Governed by the northeastern monsoon, Thailand’s dry season (November to April) is split into two distinct periods: the cool season and the hot season. The cool season (November or December to February) is the best time to visit Thailand. Bangkok’s climate is comfortable, it’s a good time to go trekking in the north (evenings in Chiang Mai can actually get quite chilly at this time of year), and the beaches along the Andaman Coast, on the western side of Thailand, see a lot of sunshine; conversely, rain hits the Gulf of Thailand, on the country’s east coast, between October and December, peaking in November (though this part of Thailand does not feature in our Big Trip). As you’d probably expect, the cool season is Thailand’s high season, with Christmas and New Year particularly busy, meaning prices are higher and you’ll need to book accommodation in advance.


Easter is still a good time to visit Thailand, though the heat in Bangkok can be oppressive during the hot season (March & April), when temperatures regularly reach 35 degrees Celcius; if you’re coming to Thailand at this time of year, schedule your days accordingly and try and limit your activities to early mornings and late afternoons. Temperatures peak in mid-April, when the country cools off with a nationwide water fight to celebrate Songkran, the Thai New Year.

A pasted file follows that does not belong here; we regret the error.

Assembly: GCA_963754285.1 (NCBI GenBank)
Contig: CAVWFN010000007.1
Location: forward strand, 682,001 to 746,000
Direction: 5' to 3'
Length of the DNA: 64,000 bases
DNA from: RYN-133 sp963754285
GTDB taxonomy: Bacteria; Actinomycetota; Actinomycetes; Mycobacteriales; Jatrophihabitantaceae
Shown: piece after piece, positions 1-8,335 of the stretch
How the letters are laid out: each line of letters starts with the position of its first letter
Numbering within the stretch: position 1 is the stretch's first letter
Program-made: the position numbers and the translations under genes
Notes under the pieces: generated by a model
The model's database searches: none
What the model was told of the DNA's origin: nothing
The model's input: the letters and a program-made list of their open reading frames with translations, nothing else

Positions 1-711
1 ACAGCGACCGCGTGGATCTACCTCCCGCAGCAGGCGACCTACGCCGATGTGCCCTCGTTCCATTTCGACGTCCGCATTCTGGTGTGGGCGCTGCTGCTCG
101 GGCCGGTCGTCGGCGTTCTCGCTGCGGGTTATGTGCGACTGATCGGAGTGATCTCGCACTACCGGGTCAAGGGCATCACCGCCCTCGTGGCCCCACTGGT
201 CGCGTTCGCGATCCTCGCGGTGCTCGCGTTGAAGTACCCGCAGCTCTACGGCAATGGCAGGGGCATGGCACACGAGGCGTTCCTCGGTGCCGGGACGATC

The southwest monsoon brings the rainy season (May to October) to Thailand. The weather is generally muggy, and there’ll be rain most days, though it often only comes in short, sharp bursts of a few hours or so in the afternoon and/or overnight. The rain picks up at the end of July, particularly in northern Thailand and the Andaman Coast – summer holidays are the time to hit the beaches on the Gulf of Thailand – but getting around is not really an issue until September, the wettest month of the year, when dirt roads can turn to mud. The rainy season is also the peak season for jellyfish, who are washed towards the shoreline by seasonal storms.